The Mayas of the Old Beehive

 

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The Mayas of Colemnar Viejo for the last twilight hours

of early May exist in mature thoughts, statues unable to address

the questions designed to unseat their repose from

spectators marching  into shadows.  By night they will

know the answers that will secret their lives, grateful for

Ermita de Remedios for the revelation and insight that will

allow them to play until the miracle appears. Their mothers

will bless them, remembering their time when it was their duty

to stay still enough to hear God breathe and acknowledge

the old beehive for pollinating wildflowers for their throne.

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The Mayas flower with the secret whispers passed down

from grandmothers to mothers to daughters from before

when Maia echoed to a month, when she was the very flow

of the vegetable world, the monthly blood, Pleiades nights,

the first fingers of cotton lavender, narcissus, spurge,

and hyacinth poking the spring bloom with shy joy, until

adult enough to be a proper escort for  mute child queens.

Her aura surrounds the Mayas, a halo echoing earth, sky

and sun, the unnoticed slow revolve of all repose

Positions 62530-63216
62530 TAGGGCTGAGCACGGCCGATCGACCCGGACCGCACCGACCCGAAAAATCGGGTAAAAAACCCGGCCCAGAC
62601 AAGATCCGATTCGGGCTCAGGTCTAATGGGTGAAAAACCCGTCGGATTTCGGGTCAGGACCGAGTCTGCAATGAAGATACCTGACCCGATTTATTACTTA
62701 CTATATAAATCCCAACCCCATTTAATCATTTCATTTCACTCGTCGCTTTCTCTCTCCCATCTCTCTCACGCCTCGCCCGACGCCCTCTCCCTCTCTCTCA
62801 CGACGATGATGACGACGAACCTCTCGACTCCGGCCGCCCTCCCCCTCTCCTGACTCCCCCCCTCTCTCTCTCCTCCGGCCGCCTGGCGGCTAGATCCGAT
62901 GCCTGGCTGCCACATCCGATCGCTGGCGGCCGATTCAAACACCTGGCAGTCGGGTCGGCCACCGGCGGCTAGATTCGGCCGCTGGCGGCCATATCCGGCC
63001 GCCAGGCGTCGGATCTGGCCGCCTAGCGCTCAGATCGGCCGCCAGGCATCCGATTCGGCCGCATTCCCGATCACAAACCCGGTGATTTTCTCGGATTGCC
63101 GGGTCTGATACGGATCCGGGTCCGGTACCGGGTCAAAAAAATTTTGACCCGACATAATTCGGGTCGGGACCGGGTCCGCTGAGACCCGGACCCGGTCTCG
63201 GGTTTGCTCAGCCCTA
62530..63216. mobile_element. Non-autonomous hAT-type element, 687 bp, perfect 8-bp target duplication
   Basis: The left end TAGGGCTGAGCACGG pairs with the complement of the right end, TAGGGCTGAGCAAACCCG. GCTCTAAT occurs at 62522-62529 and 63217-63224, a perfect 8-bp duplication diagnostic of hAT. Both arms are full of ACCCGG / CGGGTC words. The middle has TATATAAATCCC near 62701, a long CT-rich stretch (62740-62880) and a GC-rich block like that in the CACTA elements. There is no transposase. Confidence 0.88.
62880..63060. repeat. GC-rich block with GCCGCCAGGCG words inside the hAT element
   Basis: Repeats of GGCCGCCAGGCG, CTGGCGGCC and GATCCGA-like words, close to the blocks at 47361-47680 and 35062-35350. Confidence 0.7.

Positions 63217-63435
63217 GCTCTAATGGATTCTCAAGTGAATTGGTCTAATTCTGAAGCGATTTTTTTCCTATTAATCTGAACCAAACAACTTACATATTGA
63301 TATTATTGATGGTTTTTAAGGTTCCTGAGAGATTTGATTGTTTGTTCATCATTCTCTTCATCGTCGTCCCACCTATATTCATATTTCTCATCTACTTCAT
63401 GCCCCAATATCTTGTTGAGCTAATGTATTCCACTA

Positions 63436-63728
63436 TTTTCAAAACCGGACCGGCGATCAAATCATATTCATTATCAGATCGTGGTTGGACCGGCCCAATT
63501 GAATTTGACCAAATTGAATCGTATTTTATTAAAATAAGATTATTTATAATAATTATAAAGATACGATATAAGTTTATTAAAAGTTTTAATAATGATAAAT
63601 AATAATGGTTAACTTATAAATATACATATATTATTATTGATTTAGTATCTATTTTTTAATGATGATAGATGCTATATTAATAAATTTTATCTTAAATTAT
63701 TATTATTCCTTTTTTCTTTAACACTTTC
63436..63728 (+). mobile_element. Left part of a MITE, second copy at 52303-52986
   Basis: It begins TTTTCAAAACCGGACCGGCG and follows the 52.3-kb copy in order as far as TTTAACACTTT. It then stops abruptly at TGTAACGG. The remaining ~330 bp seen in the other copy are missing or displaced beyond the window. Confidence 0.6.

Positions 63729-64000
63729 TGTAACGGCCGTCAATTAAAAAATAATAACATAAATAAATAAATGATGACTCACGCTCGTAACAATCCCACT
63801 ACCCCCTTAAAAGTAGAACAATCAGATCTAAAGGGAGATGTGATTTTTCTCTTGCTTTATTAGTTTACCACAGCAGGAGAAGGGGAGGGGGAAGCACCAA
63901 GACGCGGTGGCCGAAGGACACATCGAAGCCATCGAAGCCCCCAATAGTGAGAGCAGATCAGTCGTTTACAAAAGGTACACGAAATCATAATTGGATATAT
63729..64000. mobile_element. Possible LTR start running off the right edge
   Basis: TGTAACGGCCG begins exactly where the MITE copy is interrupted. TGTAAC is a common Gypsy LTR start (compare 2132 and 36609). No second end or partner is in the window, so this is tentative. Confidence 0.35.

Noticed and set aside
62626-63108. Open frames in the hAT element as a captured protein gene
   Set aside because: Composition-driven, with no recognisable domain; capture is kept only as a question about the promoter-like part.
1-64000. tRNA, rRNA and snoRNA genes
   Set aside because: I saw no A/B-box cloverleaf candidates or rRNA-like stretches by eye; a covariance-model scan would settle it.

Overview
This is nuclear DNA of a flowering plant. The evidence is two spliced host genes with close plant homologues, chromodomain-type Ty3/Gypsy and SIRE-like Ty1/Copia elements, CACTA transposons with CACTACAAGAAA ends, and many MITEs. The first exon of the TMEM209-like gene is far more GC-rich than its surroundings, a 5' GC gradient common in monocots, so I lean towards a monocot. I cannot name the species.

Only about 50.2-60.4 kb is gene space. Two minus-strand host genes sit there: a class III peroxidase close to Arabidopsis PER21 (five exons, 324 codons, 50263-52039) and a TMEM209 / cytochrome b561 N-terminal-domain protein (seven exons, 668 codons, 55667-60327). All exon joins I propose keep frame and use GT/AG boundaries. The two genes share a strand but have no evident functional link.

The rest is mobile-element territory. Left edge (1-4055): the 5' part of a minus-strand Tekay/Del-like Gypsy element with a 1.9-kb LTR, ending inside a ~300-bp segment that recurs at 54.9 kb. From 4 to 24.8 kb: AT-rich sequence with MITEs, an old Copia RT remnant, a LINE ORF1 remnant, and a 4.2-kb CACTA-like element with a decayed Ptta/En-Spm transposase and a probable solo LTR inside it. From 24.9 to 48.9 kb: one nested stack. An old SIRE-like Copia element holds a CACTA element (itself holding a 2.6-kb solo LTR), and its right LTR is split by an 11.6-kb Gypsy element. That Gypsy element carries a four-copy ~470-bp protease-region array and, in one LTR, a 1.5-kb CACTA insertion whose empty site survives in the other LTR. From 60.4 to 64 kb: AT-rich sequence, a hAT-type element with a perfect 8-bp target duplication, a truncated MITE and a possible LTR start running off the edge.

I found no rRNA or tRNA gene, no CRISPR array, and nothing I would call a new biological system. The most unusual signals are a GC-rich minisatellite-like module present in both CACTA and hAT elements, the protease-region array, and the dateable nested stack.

only glimpsed in the dissolve from night to day.

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The tapestries are heirlooms: two borrowed from

a photographer’s closet, one unfolded in the attic,

another a dust collector hung to cover a wall crack,

and the last, depicting a tangle of horsed knights

in a tropical land on a royal leopard and lion hunt,

ancient enough to have kissed the walls of twenty houses

and become familiar with a dozen Last  Suppers.

Every house in Colemnar Viejo blessed with a nina

has a tapestry with a true or mythic history

suitable enough to be a Maya dreamscape.

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The Mayas are serenaded by a brass band attired in paunchy black and white

that parades from pose to pose playing canciones praising  their beauty and style.

They wear relics carefully preserved and handed down: white petticoats

and shirts, Manila shawls of celestial yellow, blue heaven, weeping black,

vibrant Spanish carnations, and pure white, eloquently tied in the back.

Clustered around the town’s center the Mayas can see all the others

solemnly carved in silence and slow time, know that the basilica beyond

houses forever the crying Virgin and the anguished Christ surrounded

in golden murals and feel the sadness  that in minutes the frozen

can only watch them freely move, dance and play.

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